With the success of these national frameworks, there is an emerging understanding that we now have a consensus for how to exchange C-CDAs and some images and notes (most systems support the sending and receiving of images and notes using Direct messaging, but Carequality participants are mostly sharing only C-CDAs).

Providers and technologists know that it isn’t always prudent to exchange a multi-page document with dozens of data categories if the recipient only needs to know the most recent problem list. In fact, the frequent exchange of these documents may contribute to provider burnout when automated through EHR messages that proliferate a provider’s EHR Inbox.

With the advent of HL7’s FHIR specification and the proliferation of EHR vendor APIs, organizations are finding a greater ability to target specific types of data exchange for specific use-cases. The shift from exchanging heavy documents for every use case to exchanging the minimum necessary using an API-based approach opens the doors to supporting new use cases.

For example, EHR vendors can now integrate with vendor-agnostic clinical decision support at the point of care through CDS Hooks—enabling providers to choose the CDS system which works best for their patients and specialty.

Regulations often have the double-edged sword of incentivizing the wrong activities. Ten years and $36 billion is the amount of time and money ostensibly spent on the “unholy mess” of government incentives for EHR adoption according to Fortune Magazine’s and Kaiser Health News’ 9,000-word exposé of the EHR industry. It makes a compelling argument against regulatory action in the EHR space and that past mistakes failed to incentivize the actual sharing of clinical data.

However, newly announced regulations, and corresponding sub-regulatory guidance, including the 21st Century Cures Act, the Trusted Exchange Framework and Common Agreement, and the CMS Promoting Interoperability program seek to correct the industry’s course.

These initiatives will not only provide more mechanisms for data exchange (e.g., publicly-available APIs) and on-boarding, but also introduce new financial penalties for those vendors and healthcare delivery organizations who stand in the way of data sharing. Going forward under the new rules of the 21st Century Cures Information Blocking provisions, data must be shared unless one of a few exceptions apply.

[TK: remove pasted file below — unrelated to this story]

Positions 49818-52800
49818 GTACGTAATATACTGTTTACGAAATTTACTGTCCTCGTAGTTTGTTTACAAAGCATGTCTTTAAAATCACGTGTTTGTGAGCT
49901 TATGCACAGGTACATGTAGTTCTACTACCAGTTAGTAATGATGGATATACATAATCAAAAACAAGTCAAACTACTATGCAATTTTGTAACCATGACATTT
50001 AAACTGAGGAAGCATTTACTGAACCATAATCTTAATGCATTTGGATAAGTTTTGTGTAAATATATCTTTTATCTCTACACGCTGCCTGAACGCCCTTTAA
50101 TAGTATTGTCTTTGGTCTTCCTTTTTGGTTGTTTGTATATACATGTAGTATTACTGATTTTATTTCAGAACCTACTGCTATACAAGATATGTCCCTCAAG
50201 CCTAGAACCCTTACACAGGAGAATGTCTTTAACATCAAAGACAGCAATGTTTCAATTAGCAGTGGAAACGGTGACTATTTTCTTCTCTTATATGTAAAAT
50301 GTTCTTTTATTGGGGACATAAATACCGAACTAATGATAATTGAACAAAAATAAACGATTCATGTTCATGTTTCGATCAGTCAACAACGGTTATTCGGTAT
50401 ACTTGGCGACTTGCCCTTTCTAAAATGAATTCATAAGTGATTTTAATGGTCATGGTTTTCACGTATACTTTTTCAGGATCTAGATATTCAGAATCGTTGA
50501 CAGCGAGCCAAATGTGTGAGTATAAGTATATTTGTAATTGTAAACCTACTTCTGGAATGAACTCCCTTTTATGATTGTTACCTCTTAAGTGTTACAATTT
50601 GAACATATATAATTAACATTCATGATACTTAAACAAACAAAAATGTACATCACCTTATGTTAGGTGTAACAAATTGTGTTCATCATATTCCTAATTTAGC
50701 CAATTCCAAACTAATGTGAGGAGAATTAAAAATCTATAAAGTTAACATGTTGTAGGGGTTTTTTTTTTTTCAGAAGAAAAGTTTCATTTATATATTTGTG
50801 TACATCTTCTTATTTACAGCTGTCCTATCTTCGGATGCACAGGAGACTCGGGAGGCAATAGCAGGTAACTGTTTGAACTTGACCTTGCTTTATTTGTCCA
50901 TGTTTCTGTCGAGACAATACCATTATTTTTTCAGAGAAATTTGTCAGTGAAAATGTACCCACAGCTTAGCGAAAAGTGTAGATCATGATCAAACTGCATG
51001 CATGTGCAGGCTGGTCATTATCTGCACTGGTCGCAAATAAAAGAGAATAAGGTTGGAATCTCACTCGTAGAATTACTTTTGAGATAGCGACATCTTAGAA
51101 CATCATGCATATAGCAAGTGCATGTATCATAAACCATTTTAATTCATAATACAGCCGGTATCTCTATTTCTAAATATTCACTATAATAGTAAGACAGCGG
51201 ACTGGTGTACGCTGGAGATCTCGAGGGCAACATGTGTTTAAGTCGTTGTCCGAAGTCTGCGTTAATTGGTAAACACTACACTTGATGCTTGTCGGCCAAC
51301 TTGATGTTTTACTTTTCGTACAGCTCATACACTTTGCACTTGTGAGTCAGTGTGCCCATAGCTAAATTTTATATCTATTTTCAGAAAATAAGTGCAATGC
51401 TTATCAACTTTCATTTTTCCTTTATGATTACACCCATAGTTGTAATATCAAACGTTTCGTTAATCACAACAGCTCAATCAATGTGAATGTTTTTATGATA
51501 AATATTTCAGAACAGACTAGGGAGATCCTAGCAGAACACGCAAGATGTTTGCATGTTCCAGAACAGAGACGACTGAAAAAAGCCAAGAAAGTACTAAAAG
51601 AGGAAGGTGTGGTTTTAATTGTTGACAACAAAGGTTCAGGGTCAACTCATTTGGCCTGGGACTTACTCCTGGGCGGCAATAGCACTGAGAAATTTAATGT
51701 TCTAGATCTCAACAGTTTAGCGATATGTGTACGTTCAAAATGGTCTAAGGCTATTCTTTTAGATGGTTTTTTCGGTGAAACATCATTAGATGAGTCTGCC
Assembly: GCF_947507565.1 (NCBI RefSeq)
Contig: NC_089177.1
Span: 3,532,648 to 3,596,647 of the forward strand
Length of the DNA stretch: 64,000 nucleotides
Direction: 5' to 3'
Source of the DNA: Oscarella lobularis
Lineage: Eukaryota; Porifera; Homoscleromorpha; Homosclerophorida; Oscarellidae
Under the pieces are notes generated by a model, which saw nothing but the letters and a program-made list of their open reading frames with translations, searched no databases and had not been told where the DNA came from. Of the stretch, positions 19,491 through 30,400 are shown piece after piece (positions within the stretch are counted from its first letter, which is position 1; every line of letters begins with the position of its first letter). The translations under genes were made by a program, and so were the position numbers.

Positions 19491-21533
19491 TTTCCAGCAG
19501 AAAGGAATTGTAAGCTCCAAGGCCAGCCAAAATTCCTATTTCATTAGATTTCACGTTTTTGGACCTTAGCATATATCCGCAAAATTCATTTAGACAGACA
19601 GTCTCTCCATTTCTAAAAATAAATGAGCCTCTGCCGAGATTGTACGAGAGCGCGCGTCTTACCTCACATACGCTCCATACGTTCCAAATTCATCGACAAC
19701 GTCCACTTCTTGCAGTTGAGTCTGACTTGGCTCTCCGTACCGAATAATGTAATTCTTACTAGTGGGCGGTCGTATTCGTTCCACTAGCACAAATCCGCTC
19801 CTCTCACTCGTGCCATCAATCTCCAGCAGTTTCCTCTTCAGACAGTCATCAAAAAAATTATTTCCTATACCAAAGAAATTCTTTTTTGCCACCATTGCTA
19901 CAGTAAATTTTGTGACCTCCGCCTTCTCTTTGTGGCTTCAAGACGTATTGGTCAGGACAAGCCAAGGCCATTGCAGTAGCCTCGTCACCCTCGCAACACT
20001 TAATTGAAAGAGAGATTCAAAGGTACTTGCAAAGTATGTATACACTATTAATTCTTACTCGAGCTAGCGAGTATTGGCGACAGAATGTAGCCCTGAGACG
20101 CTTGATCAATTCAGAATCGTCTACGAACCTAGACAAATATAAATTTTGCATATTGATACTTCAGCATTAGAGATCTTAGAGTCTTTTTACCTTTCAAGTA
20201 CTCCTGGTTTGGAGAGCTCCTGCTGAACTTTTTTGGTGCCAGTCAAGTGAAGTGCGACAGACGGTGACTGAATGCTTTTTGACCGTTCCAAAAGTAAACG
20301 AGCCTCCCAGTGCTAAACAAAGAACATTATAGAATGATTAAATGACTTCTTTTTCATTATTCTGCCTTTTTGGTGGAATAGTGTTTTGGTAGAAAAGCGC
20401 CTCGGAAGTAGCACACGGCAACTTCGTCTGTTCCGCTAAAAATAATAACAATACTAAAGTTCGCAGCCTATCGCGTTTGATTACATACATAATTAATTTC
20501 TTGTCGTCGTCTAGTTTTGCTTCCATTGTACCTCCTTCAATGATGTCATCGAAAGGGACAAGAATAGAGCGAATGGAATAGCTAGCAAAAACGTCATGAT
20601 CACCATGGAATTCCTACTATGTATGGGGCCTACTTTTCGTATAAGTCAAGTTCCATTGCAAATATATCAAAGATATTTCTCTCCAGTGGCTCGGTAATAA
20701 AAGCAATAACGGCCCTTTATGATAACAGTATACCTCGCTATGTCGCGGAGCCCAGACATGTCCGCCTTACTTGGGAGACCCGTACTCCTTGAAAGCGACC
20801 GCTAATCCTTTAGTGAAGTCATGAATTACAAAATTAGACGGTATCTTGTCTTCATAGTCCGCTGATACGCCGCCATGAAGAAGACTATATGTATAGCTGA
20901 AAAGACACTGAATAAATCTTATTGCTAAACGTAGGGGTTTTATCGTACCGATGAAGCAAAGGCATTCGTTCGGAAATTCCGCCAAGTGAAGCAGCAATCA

These activities are also beginning to translate into actual clinical benefits for patients. A recent study published in Health Affairs found that HIE participation among Florida hospitals was associated with a decrease in the probability of unplanned 30-day readmissions for acute myocardial infarction that was 1.3 percentage points greater than that seen at nonparticipating hospitals.

With the advent of value-based care and the emergence of new payment models, there is also evidence that paying for quality is also driving the increased usage of data exchange. A recent study in the American Journal of Managed Care found that alternative payment model participation “was associated with greater HIE diversity, breadth, and depth suggests that value-based payment may be spurring improvements in HIE infrastructure.”

The rest of this year will prove whether these recent gains are sustainable. One metric is the Patient Record Scorecard. It names and shames organizations that fail to provide patients with timely access to their records in accordance with HIPAA’s Right of Access provisions.

The real goals of interoperability will be achieved when we no longer require patients to carry their medical records from one office to another; when providers have full usable access to every patient’s medical history; and when the topic interoperability fades into the background as something that is taken for granted and that “just works.”